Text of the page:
21 States File a Lawsuit Challenging the USDOL's Revisions to the White Collar Exemptions

September 27, 2016

By: Subhash Viswanathan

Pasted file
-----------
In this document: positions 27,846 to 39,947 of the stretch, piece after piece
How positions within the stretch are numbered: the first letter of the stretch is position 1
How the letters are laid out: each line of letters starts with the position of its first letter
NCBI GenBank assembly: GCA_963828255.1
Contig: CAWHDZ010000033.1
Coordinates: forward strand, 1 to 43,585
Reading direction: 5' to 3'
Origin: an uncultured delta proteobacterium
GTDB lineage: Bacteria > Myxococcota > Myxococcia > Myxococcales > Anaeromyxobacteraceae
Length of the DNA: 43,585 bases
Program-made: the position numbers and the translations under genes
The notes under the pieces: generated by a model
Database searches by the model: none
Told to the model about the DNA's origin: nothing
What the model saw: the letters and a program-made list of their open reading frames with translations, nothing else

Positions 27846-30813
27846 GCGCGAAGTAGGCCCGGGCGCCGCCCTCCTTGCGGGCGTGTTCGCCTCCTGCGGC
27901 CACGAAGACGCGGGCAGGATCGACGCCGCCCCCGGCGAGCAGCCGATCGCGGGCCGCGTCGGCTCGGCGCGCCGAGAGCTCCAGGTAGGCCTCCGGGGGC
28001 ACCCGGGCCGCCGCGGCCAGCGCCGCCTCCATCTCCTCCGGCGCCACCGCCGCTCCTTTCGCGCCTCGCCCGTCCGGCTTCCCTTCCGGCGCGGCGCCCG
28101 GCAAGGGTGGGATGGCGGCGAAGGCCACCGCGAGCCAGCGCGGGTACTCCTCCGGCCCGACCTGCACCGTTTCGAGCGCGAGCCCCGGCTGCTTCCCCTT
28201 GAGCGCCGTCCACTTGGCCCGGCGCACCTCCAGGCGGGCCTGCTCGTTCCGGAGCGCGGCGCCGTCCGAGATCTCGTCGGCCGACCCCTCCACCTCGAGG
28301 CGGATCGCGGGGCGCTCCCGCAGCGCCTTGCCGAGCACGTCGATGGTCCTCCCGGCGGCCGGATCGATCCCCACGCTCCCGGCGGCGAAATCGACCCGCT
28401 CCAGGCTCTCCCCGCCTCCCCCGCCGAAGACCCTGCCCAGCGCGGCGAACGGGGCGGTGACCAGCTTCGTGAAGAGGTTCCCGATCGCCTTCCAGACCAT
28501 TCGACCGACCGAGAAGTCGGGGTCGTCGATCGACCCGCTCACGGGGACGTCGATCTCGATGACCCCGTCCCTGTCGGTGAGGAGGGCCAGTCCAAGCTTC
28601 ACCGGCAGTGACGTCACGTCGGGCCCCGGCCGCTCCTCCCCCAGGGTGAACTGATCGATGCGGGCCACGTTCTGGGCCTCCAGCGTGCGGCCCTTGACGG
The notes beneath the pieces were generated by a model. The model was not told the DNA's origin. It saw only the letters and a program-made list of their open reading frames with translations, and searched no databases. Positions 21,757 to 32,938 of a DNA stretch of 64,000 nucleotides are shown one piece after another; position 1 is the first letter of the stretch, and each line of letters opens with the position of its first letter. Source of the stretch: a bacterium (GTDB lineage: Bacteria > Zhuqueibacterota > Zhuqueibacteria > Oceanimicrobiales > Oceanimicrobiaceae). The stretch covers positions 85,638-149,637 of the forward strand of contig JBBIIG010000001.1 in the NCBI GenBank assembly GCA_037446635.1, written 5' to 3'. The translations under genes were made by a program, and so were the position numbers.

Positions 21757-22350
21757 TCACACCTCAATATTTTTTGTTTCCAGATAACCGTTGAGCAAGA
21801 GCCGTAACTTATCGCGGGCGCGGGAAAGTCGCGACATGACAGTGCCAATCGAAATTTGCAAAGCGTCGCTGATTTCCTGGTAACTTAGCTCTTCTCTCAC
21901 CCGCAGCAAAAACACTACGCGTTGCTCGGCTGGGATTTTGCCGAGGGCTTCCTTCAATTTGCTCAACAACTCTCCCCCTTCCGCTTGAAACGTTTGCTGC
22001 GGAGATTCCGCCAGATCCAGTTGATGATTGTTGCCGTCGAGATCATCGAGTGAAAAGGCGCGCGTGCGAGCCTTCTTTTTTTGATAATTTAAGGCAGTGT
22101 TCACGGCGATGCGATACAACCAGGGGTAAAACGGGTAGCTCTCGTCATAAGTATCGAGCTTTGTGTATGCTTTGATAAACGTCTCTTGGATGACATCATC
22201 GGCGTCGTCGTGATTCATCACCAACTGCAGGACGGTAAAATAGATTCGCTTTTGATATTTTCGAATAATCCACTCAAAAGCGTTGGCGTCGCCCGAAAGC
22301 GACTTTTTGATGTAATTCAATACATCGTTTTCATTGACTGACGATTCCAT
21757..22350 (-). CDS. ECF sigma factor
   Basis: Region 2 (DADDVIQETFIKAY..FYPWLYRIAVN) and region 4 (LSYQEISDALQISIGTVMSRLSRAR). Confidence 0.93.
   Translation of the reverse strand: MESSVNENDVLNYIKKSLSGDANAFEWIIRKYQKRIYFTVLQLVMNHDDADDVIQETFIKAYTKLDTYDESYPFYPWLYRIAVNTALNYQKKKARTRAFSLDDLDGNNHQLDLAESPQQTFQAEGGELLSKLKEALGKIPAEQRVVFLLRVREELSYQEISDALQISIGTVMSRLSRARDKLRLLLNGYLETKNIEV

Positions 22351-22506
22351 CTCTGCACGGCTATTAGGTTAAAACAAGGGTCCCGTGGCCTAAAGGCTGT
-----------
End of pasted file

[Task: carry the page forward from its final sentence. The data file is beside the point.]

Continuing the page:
On September 20, 21 states filed a lawsuit against the U.S. Department of Labor in the U.S. District Court for the Eastern District of Texas, challenging the USDOL's revisions to the white collar exemptions under the Fair Labor Standards Act.  In the lawsuit, the states are seeking a declaratory judgment that the USDOL violated the Administrative Procedure Act and the Tenth Amendment to the U.S. Constitution by promulgating the new regulations, and an injunction preventing the USDOL from implementing the new regulations. The first claim for relief is that the application of the new regulations to state employers violates the Tenth Amendment to the U.S. Constitution.  The Tenth Amendment provides that "[t]he powers not delegated to the United States by the Constitution, nor prohibited by it to the states, are reserved to the states respectively, or the people."  According to the complaint, enforcing the new regulations against the states "infringes upon state sovereignty and federalism by dictating the wage that states must pay to those whom they employ in order to carry out their governmental functions, what hours those persons will work, and what compensation will be provided where these employees may be called upon to work overtime."  The states allege that they will be forced to eliminate or alter employment relationships and cut or reduce services and programs as a result of the increased cost associated with compliance with the new regulations. Although the first claim for relief appears to relate only to the application of the new regulations to state employers, the other claims for relief under the Administrative Procedure Act are asserted not only on behalf of state employers, but also on behalf of private employers.  The second claim for relief is that the issuance of the new regulations exceeds the USDOL's statutory jurisdiction and authority under the FLSA, because Congress intended that an employee's duties -- not salary -- be determinative of exempt status and because there is no Congressional authorization for automatic increases to the minimum salary level every three years.  The third claim for relief is that the USDOL circumvented the required rulemaking procedures by mandating automatic increases every three years instead of going through the appropriate notice and comment procedures each time the salary level will be increased.  The fourth claim for relief is that the USDOL's issuance of the new regulations was arbitrary and capricious, and the fifth claim for relief is that the USDOL's issuance of the new regulations was an improper delegation of legislative power. As of now, employers should continue to plan as if the new regulations will become effective on December 1.  Many employers will have significant decisions to make about whether to increase certain employees' salaries to retain the employees' exempt status and whether to reclassify certain employees from exempt to non-exempt.  Those decisions should be made soon, and employers should plan on moving forward with those decisions beginning with the pay period that encompasses December 1.  If an injunction is issued between now and late November that delays or prohibits the implementation of the new regulations, employers can always put their plans on hold pending a final outcome of the lawsuit.